The best commentators characterized Wittgenstein’s approach as follows. Wittgenstein shared with behavorism: (i) denial of an inner realm of sensations and thoughts which could be inspected by some homuncular subject and then reported about; (ii) the idea that the meaning of the mentalistic terminology depends crucially on expressive behaviors (it is this latter point that urged some commentators (Mungle 1966) to misleadingly characterize Wittgenstein as a “logical, or linguistic, behaviorist”). But on the other hand, Wittgenstein repudiated the extreme behaviorist claim that pain (or any content of experience) so to speak identifies with some behavior. After all, he pointed out, say-ing that toothache is such and such behavior, utterly contradicts the normal use of the term (Wittgenstein 1968b, p. 296). To sum up, according to him, a verbal report of pain does not just mean pain-behavior; nor does it play the role of one more external symptom (besides behavior) of an alleged inner event.
So, what type of relation did Wittgenstein institute between experience, behaviour, and expressive sentences? The relation he considered is one of mutual feedback during the process of learning psychological vocabulary. His leit-motiv in the late 1930’s was that pain-behavior operates as a criterion of experienced pain. This is not tantamount to say that there is any rigid link of entailment between pain-behaviour and pain; only that one effectively acts and speaks as if there were such kind of rigid link in the context of learning the linguistic expressions of pain and also, by and large (with a few exceptions which must stay exceptions), in their context of use. A stabilized “grammar” of mentalist vocabulary and sentences could only arise, according to Wittgenstein, from a norm of interconvertibility of the first person, second person, and third person conditions of their use. The use of “I am in pain,” “you are in pain,” and “he is in pain” must be interconvertible according to this norm. And this means implementing mutual constraints between expressions of experience, expressions of empathy, and descriptions of behavior, as part of a complex praxis called a form of life.
The similarity with Varela’s position becomes conspicuous at this point.
Varela has often been mistaken, in some philosophical circles, [Note 7]Note 7. NOTETEXT-7 for an identity theorist. The reason for this conflation can be indicated in a few sentences. (i) Both Varela and identity theorists deny any duality between an inner domain of mental objects and an introspective subject able to observe them and report about them; both of them resist any form of dualism (including Chalmers’ property dualism) and discard accordingly the picture of the “cartesian theater.” (ii) Both Varela (Thompson and Varela 2001, 2002) and identity theorists believe that the relations between mental and neural events are stronger and more reciprocal than in anomalous monism. Moreover, from a semantic standpoint, Varela and his collaborators were not far from considering that, in the future, fixing the meaning of certain delicate and discriminating phenomenological “descriptions”[Note 8]Note 8. NOTETEXT-8 can depend in a crucial way on their disciplined correlation with neural events. Yet, Varela overtly rejected the idea that experiences are just brain events. True, he was well aware that one might ask him: “Is this not just a fleshed-up version of the well-known identity theory?” (Varela 1998). But he answered the question by pointing out that in his approach, theoretical matters are systematically deflected onto a methodological plane. His neurophenomenology is not an identity theory of some factually given neuro-experiential correlation; it is a procedure of systematic institution of such relationship, and of correlative refinement of the phenomenological terminology.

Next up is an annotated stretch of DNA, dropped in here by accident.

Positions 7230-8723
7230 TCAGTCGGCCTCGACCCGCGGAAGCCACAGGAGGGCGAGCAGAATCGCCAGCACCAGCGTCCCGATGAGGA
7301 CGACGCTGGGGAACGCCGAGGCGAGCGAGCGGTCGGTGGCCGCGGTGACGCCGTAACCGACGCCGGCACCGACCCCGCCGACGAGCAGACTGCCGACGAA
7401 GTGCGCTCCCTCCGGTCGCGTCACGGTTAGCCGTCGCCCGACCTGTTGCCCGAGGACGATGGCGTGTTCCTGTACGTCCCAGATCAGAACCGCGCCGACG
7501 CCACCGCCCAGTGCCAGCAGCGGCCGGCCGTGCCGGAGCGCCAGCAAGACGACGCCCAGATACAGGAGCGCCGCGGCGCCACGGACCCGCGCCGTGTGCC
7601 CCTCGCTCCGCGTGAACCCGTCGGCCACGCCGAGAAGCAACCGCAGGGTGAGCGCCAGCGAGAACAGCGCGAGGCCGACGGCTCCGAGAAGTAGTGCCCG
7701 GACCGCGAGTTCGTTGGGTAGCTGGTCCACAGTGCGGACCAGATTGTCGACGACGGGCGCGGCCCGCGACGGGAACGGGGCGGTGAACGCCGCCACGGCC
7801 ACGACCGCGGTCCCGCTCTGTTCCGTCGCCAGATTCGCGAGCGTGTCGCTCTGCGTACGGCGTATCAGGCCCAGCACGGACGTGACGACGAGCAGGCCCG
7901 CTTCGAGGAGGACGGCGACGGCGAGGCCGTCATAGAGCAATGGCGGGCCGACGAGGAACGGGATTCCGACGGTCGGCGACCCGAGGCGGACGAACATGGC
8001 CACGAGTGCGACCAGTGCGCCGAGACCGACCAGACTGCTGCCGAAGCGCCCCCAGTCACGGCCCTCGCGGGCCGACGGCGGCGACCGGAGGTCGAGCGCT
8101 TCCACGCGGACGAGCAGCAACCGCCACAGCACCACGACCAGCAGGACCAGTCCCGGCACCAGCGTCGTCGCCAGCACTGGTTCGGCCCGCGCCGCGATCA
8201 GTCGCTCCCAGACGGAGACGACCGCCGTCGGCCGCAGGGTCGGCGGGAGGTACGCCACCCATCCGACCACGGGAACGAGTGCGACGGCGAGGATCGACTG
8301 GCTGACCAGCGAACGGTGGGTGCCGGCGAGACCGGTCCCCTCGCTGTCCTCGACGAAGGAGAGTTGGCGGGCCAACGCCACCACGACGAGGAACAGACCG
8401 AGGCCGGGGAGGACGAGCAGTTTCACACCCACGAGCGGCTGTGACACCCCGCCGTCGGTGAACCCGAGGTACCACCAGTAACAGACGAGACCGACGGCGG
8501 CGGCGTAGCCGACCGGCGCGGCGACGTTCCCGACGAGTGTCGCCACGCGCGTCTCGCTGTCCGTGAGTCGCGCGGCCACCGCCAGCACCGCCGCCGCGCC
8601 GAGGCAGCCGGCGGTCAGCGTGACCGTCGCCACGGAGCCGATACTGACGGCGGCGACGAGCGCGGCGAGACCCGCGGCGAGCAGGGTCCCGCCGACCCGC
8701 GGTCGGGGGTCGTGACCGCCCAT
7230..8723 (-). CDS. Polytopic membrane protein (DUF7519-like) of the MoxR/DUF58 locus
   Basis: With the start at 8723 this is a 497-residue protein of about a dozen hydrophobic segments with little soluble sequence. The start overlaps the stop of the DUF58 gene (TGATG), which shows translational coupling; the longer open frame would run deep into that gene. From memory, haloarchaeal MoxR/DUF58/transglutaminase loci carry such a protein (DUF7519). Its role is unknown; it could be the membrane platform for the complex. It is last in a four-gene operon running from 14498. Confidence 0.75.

Varela here implicitly expanded Wittgenstein’s “grammatical” analysis of expression. Wittgenstein restricted his investigation to the way the standard norm of interconvertibility between (first or second-person) expressions and (third-person) reports of external behavior institutes an intersubjectively acceptable folk-psychological vocabulary. But Varela amplified his field of interest to a norm of mutual constraint between (first or second-person) phenomenological “descriptions” of stabilized contents of experience and (third-person) neuroscientific reports. While in Wittgenstein’s work, the form of life in which the use of expressive sentences makes sense basically reduces to our everyday activity, in Varela’s work, the relevant form of life is broadened so as to include disciplined practice of phenomenological reduction and neuroscientific experimenting and/or theorizing as well.
To conclude this comparison, we now see that in no way can Wittgenstein’s and Varela’s positions be respectively assimilated to a blend of behaviorism or identity theory. But conversely, behaviorism and identity theory can be characterized as two reifying and dissymmetric accounts of the ongoing dialectic of embodied experience and objective reports that Wittgenstein displayed in ordinary life and that Varela extrapolated to a refined combination of experiential and scientific form of life. They are reifying because they usually take for granted that objective reports (of behavior or neural events) disclose things as they are. And they are dissymmetric because, even though they rely more or less tacitly on a background of first-person experience, they emphasize the ontological or epistemological primacy of third-person descriptions of behavior or neural events. Their proposed “solution” of the mind-body problem is tantamount to a curtailed and unbalanced variety of Wittgenstein’s and Varela’s dissolution.